8. LSU - The Tigers were the most disappointing team in the country last season relative to the preseason expectations. As a result, Johnny Jones enters this season under some heavy scrutiny. Fortunately for Jones, Antonio Blakeney elected to return to school. With Ben Simmons and Tim Quarterman remaining in the draft, Blakeney should become the leader of this team. I expect him to have a big sophomore season. Craig Victor is another returning player to watch. This team will have low expectations coming into the season, and that may be a blessing in disguise.
9. Auburn - After 40 losses in the last two seasons, Auburn needs to show some improvement this season. The arrival of 5 star guard Mustapha Heron should help. Everything I've read about Heron from the recruiting analysts has been positive. He's very talented, but they all say that he plays hard and elevates those around him. Auburn has been devoid of guys like that in recent years; maybe Heron can fill the void. Auburn will also return quality players in T.J. Dunans, Antonio Lang, Jr., Bryce Brown and, if he's eligible, Danjel Purifoy. Pearl also adds a couple of 3-4 star high recruits and some grad transfers to round out the roster. We all expected Pearl to turn things around in Auburn. This season might be the beginning of that turnaround.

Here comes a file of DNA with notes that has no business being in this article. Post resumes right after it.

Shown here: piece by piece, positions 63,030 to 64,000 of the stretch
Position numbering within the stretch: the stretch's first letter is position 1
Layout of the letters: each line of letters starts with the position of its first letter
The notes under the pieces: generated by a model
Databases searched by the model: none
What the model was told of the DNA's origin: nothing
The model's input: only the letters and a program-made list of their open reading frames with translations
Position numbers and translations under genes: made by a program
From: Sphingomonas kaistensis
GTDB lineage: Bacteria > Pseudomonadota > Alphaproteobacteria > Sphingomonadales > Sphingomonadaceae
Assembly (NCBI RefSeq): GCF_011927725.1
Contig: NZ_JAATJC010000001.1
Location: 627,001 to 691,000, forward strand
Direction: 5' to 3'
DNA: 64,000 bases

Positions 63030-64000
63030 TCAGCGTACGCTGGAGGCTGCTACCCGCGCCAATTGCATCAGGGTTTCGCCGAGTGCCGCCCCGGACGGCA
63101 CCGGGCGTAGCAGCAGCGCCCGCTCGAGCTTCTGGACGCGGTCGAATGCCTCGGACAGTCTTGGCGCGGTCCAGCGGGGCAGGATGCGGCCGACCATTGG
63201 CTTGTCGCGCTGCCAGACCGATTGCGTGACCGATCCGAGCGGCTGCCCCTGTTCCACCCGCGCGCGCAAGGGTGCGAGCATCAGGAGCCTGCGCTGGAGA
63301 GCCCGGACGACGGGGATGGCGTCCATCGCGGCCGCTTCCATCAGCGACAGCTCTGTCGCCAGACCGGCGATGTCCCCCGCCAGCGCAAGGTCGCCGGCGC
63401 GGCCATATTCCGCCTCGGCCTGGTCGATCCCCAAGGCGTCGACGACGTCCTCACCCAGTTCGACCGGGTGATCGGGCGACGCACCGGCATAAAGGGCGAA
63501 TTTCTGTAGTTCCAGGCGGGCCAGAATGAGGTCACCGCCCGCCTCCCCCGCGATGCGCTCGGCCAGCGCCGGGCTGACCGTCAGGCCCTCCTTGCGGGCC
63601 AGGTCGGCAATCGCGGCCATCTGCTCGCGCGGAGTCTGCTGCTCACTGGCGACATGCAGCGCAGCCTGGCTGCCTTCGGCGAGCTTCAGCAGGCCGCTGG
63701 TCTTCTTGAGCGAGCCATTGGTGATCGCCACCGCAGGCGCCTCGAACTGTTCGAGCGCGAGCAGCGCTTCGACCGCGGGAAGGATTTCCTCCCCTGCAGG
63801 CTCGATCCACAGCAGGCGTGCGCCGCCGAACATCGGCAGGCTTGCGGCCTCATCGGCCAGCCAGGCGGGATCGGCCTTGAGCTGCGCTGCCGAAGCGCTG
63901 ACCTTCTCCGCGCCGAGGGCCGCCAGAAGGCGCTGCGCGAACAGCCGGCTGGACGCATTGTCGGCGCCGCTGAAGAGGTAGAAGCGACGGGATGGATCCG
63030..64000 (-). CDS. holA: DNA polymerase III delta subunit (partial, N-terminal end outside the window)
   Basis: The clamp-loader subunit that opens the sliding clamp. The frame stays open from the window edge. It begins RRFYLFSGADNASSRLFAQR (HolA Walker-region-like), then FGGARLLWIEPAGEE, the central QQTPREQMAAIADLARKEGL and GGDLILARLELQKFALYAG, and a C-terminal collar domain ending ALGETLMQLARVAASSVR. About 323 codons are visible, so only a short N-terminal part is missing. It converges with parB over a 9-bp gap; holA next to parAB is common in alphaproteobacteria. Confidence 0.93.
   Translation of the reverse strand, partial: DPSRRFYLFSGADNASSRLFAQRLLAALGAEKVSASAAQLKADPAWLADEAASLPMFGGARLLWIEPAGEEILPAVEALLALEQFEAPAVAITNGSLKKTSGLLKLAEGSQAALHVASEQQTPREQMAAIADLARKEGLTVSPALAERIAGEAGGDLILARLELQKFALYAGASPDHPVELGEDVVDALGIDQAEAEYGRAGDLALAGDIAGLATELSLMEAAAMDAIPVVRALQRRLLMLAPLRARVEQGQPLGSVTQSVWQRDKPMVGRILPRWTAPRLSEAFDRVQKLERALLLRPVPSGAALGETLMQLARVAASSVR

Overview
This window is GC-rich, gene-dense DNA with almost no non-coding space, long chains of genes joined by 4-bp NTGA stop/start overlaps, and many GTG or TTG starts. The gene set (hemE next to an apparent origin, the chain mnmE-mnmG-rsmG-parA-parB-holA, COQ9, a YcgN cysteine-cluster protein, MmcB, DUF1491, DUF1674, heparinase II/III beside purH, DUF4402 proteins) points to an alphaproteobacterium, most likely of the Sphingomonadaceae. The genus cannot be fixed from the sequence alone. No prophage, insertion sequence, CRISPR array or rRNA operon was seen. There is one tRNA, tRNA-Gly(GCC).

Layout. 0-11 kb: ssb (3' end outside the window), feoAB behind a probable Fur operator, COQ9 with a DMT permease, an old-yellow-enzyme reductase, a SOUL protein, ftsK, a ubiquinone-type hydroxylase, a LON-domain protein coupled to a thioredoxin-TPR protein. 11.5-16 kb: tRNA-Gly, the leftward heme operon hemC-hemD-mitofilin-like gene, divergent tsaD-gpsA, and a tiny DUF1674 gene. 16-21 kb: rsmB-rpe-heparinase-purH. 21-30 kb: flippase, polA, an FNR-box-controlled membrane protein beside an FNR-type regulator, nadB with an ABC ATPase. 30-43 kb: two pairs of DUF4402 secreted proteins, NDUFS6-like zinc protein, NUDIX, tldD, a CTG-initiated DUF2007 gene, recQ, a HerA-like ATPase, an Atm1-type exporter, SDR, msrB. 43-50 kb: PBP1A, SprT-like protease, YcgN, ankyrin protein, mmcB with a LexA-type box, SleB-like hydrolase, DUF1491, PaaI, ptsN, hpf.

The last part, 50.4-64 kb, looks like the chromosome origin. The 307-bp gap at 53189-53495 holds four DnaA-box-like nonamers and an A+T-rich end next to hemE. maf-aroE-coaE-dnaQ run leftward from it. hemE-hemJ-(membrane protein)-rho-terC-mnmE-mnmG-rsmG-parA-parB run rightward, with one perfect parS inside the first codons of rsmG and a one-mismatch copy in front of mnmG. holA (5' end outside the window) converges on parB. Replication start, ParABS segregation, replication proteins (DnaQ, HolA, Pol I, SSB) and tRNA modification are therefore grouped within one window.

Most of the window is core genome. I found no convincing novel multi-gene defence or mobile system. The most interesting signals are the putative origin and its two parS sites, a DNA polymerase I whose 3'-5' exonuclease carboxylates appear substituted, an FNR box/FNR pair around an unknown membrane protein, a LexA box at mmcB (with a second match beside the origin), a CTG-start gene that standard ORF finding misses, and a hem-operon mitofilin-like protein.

10. Mississippi State - I believe that MSU could be much better than this prediction next season. Ben Howland has done a great job in a short time recruiting players to Starkville. So why do I have them projected at 10th? First and foremost, the status of star guard Malik Newman remains up in the air. Newman withdrew from the NBA Draft, but there is also a story going around that he is going to transfer. Newman had a disappointing freshman campaign relative to the hype surrounding him entering college, but he also battled toe and back injuries last season that played a part in his struggles. Healthy, he's likely one of the best guards in the league so State will miss him if he bolts. My second reason for projecting State this low in the standings is they will be one of the youngest teams in the country next season. I still believe they're a year away from really coming into their own.